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Germany bans smartwatches marketed at children

Smartwatches targetted at children, like the VTech Kidizoom, are now banned in Germany. (Image: VTech)
Smartwatches targetted at children, like the VTech Kidizoom, are now banned in Germany. (Image: VTech)
Children's smartwatches have been found to have glaring security holes, some of which can present a serious threat to the safety of the children that wear them. These security issues, along with privacy concerns, have led German officials to ban the sale of children's smartwatches.
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Smartwatches were once a “must-have” accessory in the tech world. However, the market for wearables has declined over the past year, and it’s about to get smaller; the German Federal Network Agency has banned the sale of children’s smartwatch devices within the country.

Smartwatches aimed at children aren’t a new thing. Several different companies have sold wearable tech for kids with rudimentary features, like simple telephone calling and GPS tracking, which are usually controlled via an app downloaded on a parent’s phone. However, the security risks that these features can pose recently came to light. Back in October, the Norwegian Consumer Council discovered that some kids’ smartwatches don’t encrypt the data they store or send to the parent’s phone, which opens up several security risks for the child wearing a device.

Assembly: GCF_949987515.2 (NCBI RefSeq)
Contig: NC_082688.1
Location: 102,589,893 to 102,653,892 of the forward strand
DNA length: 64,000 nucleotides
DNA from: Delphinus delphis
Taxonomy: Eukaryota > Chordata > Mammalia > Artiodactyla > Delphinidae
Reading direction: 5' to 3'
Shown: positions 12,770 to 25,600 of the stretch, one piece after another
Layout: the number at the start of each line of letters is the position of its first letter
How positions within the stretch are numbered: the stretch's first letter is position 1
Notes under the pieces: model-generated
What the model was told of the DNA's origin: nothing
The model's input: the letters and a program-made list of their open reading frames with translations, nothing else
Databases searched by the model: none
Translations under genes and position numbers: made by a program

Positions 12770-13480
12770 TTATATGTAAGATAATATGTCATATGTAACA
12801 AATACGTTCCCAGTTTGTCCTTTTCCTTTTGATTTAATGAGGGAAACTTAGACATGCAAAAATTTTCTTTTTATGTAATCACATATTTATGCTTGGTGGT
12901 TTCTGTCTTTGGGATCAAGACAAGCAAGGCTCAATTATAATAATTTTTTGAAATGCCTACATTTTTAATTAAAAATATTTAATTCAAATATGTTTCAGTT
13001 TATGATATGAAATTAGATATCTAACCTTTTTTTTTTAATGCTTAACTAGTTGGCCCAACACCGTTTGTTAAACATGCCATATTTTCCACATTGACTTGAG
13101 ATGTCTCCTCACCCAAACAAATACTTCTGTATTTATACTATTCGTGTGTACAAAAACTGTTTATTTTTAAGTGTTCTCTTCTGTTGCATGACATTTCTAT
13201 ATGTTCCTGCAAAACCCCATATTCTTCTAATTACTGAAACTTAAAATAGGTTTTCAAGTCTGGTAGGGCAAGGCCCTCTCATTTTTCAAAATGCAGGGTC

The lack of encryption makes it relatively simple to hack into one of the afflicted smartwatches, which could allow nefarious parties to either track a child or spoof their GPS transmitter. In other words, predators with a penchant for hacking could locate a child wearing a smartwatch and then imitate the device in order to send the parent a false location. Other features pose a privacy risk as well. Some children’s wearables use a microphone to allow the parent to hear their child’s environment. Jochen Homann, president of the Federal Network Agency of Germany, said that watches with this feature should be “regarded as an unauthorized transmitting system,” citing that some parents use their kids’ watches to listen in on teachers in a classroom, all without the knowledge of the teacher.

Because of these reasons, the FNA has instituted a full ban on children’s smartwatches and has urged parents who own one to discard it immediately.

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Sam Medley
Sam Medley - Senior Tech Writer - 1119 articles published on Notebookcheck since 2016
I've been a computer geek my entire life. After graduating college with a degree in Mathematics, I worked in finance and banking a few years before taking a job as a database administrator. I started working with Notebookcheck in October of 2016 and have enjoyed writing news and reviews. I've also written for other outlets including UltrabookReview and GeeksWorldWide, focusing on consumer guidance and video gaming. My areas of interest include the business side of technology, retro gaming, Linux, and innovative gadgets. When I'm not writing on electronics or tinkering with a device, I'm either outside with my family, enjoying a decade-old video game, or playing drums or piano.
contact me via: @samuel_medley
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> Notebook / Laptop Reviews and News > News > News Archive > Newsarchive 2017 11 > Germany bans smartwatches marketed at children
Sam Medley, 2017-11-18 (Update: 2017-11-18)